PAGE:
From religious rituals to cultural festivities, lighting lamps has been an integral part of human history and continues to be a cherished custom even in modern times. But are they really that important or are they just a custom that looks beautiful?
Hindu Sloka for Lighting Diya (Deep Prajolan)
ॐ शुभं करोति कल्याणं आरोग्यं धनसंपदः ।
शत्रुबुद्धिविनाशाय दीपज्योतिनमोऽस्तु ते ॥
दीपज्योतिः परब्रह्म दीपज्योति जनार्दनः ।
दीपो हरतु मे पापं संध्यादीप नमोऽस्तुते ॥
Om Subham Karoti Kalyanam Arogyam Dhana Sampadah
Shatru Buddhi Vinashaya Deepa Jyoti Namostute
Deepajyothi Parabrahma Deepajyothi Janardhana
Deepo Me Hara Tu Paapam Sandhya Deepa Namastute
Deep Prajolan Sloka
Meaning: I fold my hands before the light that brings prosperity, auspiciousness, good health, the abundance of wealth, and the destruction of the enemy’s intellect. I fold my hands before the lord, the maintainer of this creation, in the form of this light. I adore this light, which destroys all the pains resulting from my omissions and commissions.
Significances of Lighting a Lamp
Lighting Lamps refers to the practice of lighting oil lamps or Diyas (small clay lamps filled with oil) as a form of worship and offering to the deities in a temple or at home during festivals and other religious ceremonies. The light from the lamps is believed to dispel darkness, ignorance, and negativity, and to welcome the divine presence into the space.
Cultural Significance of Lighting a Lamp
India and Nepal: Lighting Diyas (oil lamps) is a customary practice during festivals such as Diwali, Dussehra, and Holi. Diyas are made of clay and filled with oil or ghee (clarified butter) and are lit to signify the triumph of good over evil, knowledge over ignorance, and light over darkness. The practice of lighting Diyas is also associated with welcoming guests and deities into one’s home.
China: Lighting lanterns is a traditional custom during the Mid-Autumn Festival. The lanterns are made of colorful paper or silk and are hung outside homes or displayed in public places. The lanterns symbolize the full moon and are lit to signify the reunion of families during the harvest season.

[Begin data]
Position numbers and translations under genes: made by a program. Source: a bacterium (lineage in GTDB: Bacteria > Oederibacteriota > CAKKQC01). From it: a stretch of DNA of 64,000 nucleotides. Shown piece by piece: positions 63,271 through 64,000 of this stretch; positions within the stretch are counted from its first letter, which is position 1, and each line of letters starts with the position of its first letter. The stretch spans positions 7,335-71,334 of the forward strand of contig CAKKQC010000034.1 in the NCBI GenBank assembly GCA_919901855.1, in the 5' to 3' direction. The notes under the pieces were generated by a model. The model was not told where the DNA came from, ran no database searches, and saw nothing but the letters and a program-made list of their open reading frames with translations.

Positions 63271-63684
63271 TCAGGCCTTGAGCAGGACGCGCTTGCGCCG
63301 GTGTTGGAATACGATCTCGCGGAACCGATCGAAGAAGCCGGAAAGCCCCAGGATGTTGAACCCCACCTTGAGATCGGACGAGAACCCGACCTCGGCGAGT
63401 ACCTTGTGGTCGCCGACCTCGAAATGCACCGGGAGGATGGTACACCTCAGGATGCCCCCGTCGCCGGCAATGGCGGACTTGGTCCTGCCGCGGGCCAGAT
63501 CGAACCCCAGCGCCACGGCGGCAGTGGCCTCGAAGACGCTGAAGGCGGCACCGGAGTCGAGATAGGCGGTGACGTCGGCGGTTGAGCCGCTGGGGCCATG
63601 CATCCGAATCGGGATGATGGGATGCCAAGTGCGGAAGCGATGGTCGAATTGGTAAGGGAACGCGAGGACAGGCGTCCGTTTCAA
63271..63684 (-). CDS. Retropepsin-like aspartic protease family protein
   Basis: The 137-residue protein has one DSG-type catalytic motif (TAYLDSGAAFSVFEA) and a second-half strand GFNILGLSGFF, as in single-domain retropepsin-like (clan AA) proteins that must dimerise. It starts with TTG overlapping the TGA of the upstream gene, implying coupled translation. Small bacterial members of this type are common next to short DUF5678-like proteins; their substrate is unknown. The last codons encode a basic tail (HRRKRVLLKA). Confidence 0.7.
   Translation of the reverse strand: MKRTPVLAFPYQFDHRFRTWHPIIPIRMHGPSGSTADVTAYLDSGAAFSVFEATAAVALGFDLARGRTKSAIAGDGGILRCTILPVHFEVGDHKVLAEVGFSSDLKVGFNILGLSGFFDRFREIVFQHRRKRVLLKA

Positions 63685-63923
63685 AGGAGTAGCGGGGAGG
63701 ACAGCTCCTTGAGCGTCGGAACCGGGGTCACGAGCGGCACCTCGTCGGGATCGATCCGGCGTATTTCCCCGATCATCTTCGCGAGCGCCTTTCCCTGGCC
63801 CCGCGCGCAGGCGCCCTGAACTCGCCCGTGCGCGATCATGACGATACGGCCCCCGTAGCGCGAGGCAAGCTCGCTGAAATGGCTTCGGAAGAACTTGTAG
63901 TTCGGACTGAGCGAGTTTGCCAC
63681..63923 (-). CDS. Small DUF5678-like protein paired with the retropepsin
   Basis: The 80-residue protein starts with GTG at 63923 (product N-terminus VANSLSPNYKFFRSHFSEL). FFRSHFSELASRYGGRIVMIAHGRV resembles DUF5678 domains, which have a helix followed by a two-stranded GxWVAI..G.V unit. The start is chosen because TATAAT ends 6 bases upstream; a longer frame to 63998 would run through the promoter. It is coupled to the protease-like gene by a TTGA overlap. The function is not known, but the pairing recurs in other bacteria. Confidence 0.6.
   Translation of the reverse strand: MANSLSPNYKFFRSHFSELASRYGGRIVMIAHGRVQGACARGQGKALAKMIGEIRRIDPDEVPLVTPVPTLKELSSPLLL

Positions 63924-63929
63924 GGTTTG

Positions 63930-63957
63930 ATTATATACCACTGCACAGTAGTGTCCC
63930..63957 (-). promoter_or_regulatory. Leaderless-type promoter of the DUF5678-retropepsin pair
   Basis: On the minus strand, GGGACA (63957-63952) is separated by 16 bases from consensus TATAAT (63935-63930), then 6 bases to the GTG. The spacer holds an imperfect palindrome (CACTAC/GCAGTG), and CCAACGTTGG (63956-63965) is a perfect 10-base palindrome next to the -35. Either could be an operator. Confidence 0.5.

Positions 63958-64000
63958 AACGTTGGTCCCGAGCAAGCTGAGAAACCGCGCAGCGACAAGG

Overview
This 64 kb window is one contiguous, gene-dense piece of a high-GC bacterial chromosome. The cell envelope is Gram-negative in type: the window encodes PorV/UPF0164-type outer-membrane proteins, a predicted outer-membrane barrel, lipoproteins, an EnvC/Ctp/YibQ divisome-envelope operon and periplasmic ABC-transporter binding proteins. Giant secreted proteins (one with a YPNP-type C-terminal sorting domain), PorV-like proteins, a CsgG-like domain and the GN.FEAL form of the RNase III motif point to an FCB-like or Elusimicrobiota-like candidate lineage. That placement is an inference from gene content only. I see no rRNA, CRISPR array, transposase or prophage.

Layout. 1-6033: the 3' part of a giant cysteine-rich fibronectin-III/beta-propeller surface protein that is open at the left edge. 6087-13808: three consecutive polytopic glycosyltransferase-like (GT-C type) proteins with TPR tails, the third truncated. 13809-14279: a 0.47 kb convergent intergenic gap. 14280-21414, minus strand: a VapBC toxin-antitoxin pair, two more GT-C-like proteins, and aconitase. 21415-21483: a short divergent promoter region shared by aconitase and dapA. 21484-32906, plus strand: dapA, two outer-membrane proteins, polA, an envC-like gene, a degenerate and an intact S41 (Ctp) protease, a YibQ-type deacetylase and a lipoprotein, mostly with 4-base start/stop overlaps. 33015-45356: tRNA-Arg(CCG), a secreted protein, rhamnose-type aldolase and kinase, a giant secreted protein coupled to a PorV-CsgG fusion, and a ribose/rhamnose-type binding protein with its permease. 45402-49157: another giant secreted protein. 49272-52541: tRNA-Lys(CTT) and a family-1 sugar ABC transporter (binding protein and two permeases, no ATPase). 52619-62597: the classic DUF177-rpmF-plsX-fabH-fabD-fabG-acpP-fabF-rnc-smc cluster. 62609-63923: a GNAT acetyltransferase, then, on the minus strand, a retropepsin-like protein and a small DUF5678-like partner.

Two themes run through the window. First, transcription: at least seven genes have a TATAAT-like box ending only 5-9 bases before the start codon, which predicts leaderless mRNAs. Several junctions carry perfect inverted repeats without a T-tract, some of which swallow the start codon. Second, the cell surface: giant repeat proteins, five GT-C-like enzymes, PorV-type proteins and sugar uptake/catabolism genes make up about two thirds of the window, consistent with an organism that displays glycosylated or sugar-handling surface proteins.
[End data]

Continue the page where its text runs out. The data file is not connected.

African cultures: Lighting candles or torches is a significant part of various rituals and ceremonies.
Yoruba culture: Lighting candles is a way to honor ancestors and seek their blessings. In Zulu culture, lighting torches is a customary practice during traditional dances and ceremonies.
Spiritual Significance of Lighting a Lamp
Hinduism, Buddhism, Jainism, and Sikhism: Lighting lamps is considered a sacred practice that invokes divine energy and light.
Hinduism: Lighting lamps are associated with Lord Agni (the god of fire) who is believed to be the witness of all rituals and ceremonies.
Buddhism: Lighting lamps are associated with Buddha’s teachings on wisdom and compassion.
Jainism: Lighting lamps are associated with Lord Mahavira (the founder of Jainism) who is believed to have attained enlightenment through self-realization.
Christianity: Lighting candles is a significant part of various religious ceremonies such as weddings, funerals, and Christmas masses. Candles are lit to signify the presence of divine light and to symbolize hope, faith, and love.
Judaism: Lighting candles is a customary practice during Hanukkah (the festival of lights). The candles are lit to commemorate the miracle that occurred during the Maccabean Revolt when a single day’s worth of oil in the temple menorah lasted for eight days.
Symbolic Meanings of Lighting a Lamp
Lighting lamps also hold symbolic meanings that transcend cultural and spiritual boundaries. In many cultures around the world, lighting lamps are associated with knowledge, wisdom, and enlightenment. The light from the lamp represents the inner light that resides within every individual and helps them navigate through life’s challenges and uncertainties. The light from the lamp also represents hope, faith, love, and compassion that spreads far beyond its physical boundaries.
In many cultures around the world, lighting lamps is also associated with hospitality and generosity. Lighting Diyas or lanterns during festivals or ceremonies signifies an invitation to guests or deities into one’s home or community. The light from the lamp also represents warmth, kindness, and generosity that spreads far beyond its physical boundaries.
The cultural, spiritual, and symbolic meanings associated with lighting lamps transcend boundaries of time, place, religion, and culture. Lighting lamps represent knowledge, wisdom, enlightenment, hospitality, generosity, hope, faith, love, and compassion – all qualities that make us human – qualities that spread far beyond their physical boundaries. As we continue to navigate through life’s challenges and uncertainties in these uncertain times – let us remember the power of light – let us remember that we too can be lights in someone else’s darkness.